Recovery Amount: $149 Million
Boston, MA: The United States Department of Justice filed a complaint in Boston federal court today alleging that pharmaceutical manufacturer Johnson & Johnson committed Medicaid fraud by paying Omnicare pharmacies kickbacks for steering nursing home patients to Risperdal® and other Johnson & Johnson drugs. Omnicare is the largest pharmacy supplying drugs to nursing homes in the United States. The Johnson & Johnson case was initiated by a Chicago pharmacist Bernard Lisitza, who was fired by Omnicare after he challenged the Risperdal® kickbacks and other improper practices. On November 3, 2009, Omnicare paid $98 million to settle Lisitza’s allegations concerning Johnson & Johnson’s Risperdal® payments and other alleged kickbacks.
According to the government’s complaint, Johnson & Johnson paid tens of millions of dollars in kickbacks to Omnicare, the nation’s largest pharmacy for nursing homes. The complaint extensively quotes internal documents from Johnson & Johnson and Omnicare, to demonstrate that the pharmacy’s recommendations were for sale. For example, a Johnson & Johnson presentation reported Omnicare pharmacists in nursing homes were “highly motivated based on economics,” which depended “less on net costs [to payers], and more on quality of product and ‘spread’ (their margin).” Confirming that perception, a letter from Omnicare Senior Vice President of Professional Services and Purchasing to Johnson & Johnson brags that “WE ARE SELLING MORE HIGH PRICED DRUGS (read Risperdal here) FOR THE PHARMACEUTICAL INDUSTRY!!”
According to the government and Lisitza, Johnson & Johnson paid huge sums to Omnicare under “market share rebate” agreements, which paid Omnicare according to its success in selling Johnson & Johnson products. Johnson & Johnson also conditioned payment of the rebates upon Omnicare’s attempts to convince physicians to prescribe Risperdal® instead of other anti-psychotic drugs. Omnicare allegedly failed to disclose to physicians that its pharmacists’ recommendations were tied to Johnson & Johnson’s payments. According to the government, Johnson & Johnson’s kickbacks drove Omnicare’s sales of Johnson & Johnson drugs from $100 million in 1999 to $280 million in 2004.
Lisitza has been represented by nationally recognized whistleblower lawyers, Michael Behn and Linda Wyetzner, of Behn & Wyetzner, Chartered in Chicago, Illinois. “The government’s complaint paints a sordid picture of Johnson & Johnson payola driving sales of drugs to mentally-ill seniors on Medicaid,” said Behn. “Pharmacists are trusted professionals. There can be zero tolerance for kickbacks.”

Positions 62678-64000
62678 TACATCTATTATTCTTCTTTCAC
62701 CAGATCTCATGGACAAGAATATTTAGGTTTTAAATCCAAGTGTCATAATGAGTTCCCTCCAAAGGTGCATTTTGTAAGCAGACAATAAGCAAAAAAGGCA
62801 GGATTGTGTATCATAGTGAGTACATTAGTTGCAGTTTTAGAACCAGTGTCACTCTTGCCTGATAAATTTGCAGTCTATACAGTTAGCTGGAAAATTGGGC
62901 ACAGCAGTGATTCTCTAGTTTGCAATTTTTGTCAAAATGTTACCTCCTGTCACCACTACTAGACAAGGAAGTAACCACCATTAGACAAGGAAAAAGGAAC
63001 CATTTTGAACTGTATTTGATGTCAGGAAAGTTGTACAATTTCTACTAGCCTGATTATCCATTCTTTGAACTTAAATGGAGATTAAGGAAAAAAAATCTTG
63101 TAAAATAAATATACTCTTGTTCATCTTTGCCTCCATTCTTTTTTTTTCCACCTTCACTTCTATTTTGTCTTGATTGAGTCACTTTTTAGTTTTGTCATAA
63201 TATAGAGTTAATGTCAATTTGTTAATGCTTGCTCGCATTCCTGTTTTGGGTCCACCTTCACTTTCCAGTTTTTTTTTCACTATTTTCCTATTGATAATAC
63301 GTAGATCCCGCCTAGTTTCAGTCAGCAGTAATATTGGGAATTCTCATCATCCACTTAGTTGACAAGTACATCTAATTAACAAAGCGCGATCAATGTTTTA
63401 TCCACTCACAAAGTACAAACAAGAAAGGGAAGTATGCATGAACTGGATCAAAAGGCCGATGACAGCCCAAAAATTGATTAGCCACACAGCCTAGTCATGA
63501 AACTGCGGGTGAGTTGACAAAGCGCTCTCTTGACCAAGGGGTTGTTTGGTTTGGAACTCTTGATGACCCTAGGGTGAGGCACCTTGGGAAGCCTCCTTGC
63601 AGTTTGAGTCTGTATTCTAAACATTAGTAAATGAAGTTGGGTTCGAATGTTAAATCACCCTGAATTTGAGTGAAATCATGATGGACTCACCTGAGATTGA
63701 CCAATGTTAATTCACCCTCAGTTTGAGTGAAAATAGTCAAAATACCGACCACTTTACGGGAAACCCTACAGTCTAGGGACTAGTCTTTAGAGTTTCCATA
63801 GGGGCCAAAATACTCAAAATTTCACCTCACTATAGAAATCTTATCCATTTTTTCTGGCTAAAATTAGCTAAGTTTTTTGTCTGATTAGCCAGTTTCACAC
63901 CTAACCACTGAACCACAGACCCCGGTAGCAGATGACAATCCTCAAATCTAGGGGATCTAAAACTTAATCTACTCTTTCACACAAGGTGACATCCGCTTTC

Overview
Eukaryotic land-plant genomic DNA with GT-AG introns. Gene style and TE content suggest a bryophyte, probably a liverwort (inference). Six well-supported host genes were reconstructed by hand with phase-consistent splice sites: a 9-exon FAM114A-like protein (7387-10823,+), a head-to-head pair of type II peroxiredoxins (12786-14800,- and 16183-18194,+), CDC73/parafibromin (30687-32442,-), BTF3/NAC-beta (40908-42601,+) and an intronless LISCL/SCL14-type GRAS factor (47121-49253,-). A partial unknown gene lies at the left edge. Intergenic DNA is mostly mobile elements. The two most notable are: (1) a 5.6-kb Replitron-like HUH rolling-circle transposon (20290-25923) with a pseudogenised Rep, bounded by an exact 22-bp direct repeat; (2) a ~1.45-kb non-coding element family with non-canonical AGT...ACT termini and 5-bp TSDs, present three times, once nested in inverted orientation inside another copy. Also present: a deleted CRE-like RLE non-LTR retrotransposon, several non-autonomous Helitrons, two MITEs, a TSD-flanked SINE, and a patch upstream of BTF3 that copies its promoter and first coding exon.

The United States is represented in this case by Senior Trial Attorney Laurie A. Oberembt of the U.S. Department of Justice, and Assistant U.S. Attorneys Gregg Shapiro and Christine Wichers of Massachusetts.
Lisitza’s action is a “qui tam” suit filed under the False Claims Act. The False Claims Act allows private citizens with knowledge of fraud, known as “relators,” to help the government recover ill-gotten gains. False Claims Acts allow the federal and state governments to collect up to three times the amount defrauded, in addition to civil penalties. Behn noted that qui tam relators can receive between 15 and 30 percent of the governments’ recovery.
The Johnson & Johnson case is another successful Medicaid fraud qui tam case handled by Behn & Wyetzner, Chartered. In 2006, Omnicare settled another qui tam by the Chicago pharmacist relator Lisitza that recovered nearly $50 million for the United States and 43 states. In 2008, Behn & Wyetzner represented the pharmacist whistleblower in a $37 million Medicaid fraud settlement with CVS pharmacies, and the pharmacist whistleblower in a $35 million Medicaid fraud settlement with Walgreens pharmacies. Each of these cases were filed in the U.S. District Court in Chicago, Illinois.
Behn & Wyetzner have also handled significant defense procurement fraud cases. In 2009, the firm represented Chicago whistleblowers in a $15.5 qui tam settlement with advertising agency Leo Burnett for alleged fraud in Army procurement contracts. In 2004, Behn represented the qui tam relators in a defense procurement fraud case that resulted in Northrop Grumman paying $134 million to resolve claims involving the B-2 “Stealth” bomber – one of the largest False Claims Act qui tam settlements in Chicago federal court. Behn also represented the American Association of Retired Persons (“AARP”) in a case upholding the constitutionality of Illinois’ False Claims Act before the state’s Supreme Court.
About Pharmacists: As front line professionals responsible for dispensing medications to Medicaid beneficiaries, pharmacists are particularly well suited to discover and report Medicaid fraud as qui tam relators, which is clear from the Johnson & Johnson, Omnicare, Walgreens, and CVS cases.